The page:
Nova workboard

a blog from young economists at Nova SBE

Efficiency and the competitive equilibrium

The first theorem of welfare economics (FTWE), states that prices of the competitive equilibrium will lead to a Pareto optimal allocation. Disregarding the possible flaws in the Pareto optimal allocation, (social inequality for instance), with the assumption of agents being price takers and the completeness of markets we can guarantee the Adam Smith “invisible hand”, or at least a simplified version of it, without taking into account the other achievements of markets, as innovation or its growth incentives.

The graphical and mathematical prove is possible, even in a general equilibrium context and therefore it would be best for the market to regulate for themselves. But then again, the Greenwald-Stiglitz theorem states that for an incomplete market, or in an imperfect information context, markets are not Pareto efficient. So the question that imposes is whether is it plausible to assume perfect information and completeness of markets, and if not if this will actually change the result of the competitive equilibrium, as stated by the FTWE.

Well it is hard to find a market that fulfills the assumptions, as perfect information is a rare thing, and there is no big number of suppliers in many markets, (perfect competition markets are mostly ideological), nevertheless by the violation of these assumptions it doesn’t mean that the reverse of the theorem holds, that is, that markets can’t be efficient – the assumptions of the first theorem are sufficient and not necessary.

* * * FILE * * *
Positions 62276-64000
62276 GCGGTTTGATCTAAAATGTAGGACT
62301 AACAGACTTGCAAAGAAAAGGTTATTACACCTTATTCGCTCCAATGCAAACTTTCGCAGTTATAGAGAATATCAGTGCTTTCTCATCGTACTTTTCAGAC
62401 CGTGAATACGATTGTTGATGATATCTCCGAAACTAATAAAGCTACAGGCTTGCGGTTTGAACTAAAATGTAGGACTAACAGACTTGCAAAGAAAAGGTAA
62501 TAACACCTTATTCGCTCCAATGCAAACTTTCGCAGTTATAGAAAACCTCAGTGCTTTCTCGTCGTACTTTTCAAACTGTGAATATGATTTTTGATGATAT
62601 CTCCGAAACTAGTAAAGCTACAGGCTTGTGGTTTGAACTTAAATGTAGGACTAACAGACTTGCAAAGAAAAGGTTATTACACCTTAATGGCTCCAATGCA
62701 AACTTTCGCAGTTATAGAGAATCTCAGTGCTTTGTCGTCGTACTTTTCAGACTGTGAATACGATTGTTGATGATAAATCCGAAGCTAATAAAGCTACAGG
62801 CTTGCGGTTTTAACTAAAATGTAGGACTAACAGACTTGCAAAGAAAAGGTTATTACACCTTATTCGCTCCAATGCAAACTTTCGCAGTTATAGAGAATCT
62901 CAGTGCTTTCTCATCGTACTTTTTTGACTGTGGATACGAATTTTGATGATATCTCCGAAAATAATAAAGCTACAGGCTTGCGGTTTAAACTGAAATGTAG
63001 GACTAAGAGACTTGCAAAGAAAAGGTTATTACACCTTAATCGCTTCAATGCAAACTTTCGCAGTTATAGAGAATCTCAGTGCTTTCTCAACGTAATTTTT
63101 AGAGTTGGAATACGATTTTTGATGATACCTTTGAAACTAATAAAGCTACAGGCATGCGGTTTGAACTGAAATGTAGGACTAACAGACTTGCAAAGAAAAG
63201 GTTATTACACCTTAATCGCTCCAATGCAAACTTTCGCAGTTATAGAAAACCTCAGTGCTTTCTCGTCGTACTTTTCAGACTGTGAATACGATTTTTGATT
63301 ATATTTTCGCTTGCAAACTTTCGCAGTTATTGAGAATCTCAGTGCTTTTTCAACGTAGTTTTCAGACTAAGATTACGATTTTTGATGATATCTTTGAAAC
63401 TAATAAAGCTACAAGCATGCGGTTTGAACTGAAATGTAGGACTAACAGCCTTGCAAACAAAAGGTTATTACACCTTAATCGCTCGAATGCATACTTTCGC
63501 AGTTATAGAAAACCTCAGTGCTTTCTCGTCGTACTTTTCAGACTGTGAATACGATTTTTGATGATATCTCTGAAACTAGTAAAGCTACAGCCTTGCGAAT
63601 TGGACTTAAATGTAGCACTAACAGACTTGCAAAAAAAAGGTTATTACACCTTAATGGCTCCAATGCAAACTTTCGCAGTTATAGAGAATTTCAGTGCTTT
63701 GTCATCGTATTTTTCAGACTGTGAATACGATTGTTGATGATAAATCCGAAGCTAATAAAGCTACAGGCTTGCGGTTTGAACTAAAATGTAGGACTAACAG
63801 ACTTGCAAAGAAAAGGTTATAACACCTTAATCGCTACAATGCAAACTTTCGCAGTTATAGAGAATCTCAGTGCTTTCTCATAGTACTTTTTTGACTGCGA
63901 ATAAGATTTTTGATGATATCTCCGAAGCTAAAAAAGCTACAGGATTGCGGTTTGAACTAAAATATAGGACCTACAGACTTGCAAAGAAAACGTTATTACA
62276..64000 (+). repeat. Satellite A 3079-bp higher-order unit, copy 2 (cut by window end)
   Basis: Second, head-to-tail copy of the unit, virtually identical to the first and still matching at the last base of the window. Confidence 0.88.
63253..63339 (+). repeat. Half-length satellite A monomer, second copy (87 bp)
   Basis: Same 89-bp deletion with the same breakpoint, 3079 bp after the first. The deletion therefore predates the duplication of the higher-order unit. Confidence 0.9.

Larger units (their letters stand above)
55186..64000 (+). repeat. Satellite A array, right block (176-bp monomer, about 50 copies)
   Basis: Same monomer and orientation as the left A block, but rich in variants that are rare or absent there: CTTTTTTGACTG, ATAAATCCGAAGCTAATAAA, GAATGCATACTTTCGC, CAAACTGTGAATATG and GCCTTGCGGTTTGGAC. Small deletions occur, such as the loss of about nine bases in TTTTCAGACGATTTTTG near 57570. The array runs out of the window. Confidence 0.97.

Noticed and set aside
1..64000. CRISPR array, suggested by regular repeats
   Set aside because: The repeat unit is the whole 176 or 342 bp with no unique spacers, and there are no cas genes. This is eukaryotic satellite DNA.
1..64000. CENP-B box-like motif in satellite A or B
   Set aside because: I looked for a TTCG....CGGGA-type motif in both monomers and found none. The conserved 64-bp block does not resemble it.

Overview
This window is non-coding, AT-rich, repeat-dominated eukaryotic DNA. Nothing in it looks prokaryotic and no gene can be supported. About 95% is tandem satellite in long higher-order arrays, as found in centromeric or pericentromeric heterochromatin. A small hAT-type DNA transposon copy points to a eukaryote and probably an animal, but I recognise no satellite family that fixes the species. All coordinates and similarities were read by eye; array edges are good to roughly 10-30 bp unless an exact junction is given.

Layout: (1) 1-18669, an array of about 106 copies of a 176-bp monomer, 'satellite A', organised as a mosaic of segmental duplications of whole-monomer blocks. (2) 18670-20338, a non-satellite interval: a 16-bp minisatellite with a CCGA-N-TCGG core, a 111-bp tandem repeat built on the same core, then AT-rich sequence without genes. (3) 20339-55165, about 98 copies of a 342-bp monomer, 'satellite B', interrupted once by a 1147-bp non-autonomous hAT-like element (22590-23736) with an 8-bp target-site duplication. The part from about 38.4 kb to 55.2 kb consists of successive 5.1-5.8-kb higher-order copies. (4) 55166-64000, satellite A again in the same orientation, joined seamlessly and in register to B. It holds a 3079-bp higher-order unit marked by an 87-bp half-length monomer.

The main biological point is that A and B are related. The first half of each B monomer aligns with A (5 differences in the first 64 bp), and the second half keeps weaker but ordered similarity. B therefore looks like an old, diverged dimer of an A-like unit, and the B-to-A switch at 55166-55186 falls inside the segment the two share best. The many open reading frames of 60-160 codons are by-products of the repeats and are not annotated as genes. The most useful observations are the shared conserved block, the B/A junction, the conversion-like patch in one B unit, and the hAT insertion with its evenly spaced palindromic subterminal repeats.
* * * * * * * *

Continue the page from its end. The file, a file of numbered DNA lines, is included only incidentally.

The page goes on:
On one hand we have Stiglitz defending the need of perfect information and completeness of markets so that markets can achieve a Pareto optimum outcome, on the other hand works from economists like Vernon Smith defending that even in a market with few producers and irrational consumers, markets can be efficient.

Probably markets without satisfying the assumptions of the first theorem of welfare economics won’t be Pareto efficient, but nothing proves that they won’t achieve the most efficient outcome, as Pareto efficiency is hardly a achievable efficiency. The question that stays to answer is which is a policy more efficient than markets. It is not because something is not efficient that it is not the most efficient tool existing.

The reason why most of the times markets do not operate on their own is that the efficiency optimum is not the social optimum – the need of equality in the politic agenda is something that from a society point of view is extremely important, and the loss of some efficiency in order to get some equality is necessary. We can see equity as a benefit, and the loss of efficiency a cost, in economy this optimum should be when the marginal benefit of equity gain is the same as the marginal cost of the loss of efficiency.

But then again we have an additional problem – where should the policy stop and markets run freely? Now this is a question of point of view, not withstanding the fact that there will be lost of efficiency with overprotective policies.

Maria Roque Martins – nº540


Author: studentnovasbe

Master student in Nova Sbe

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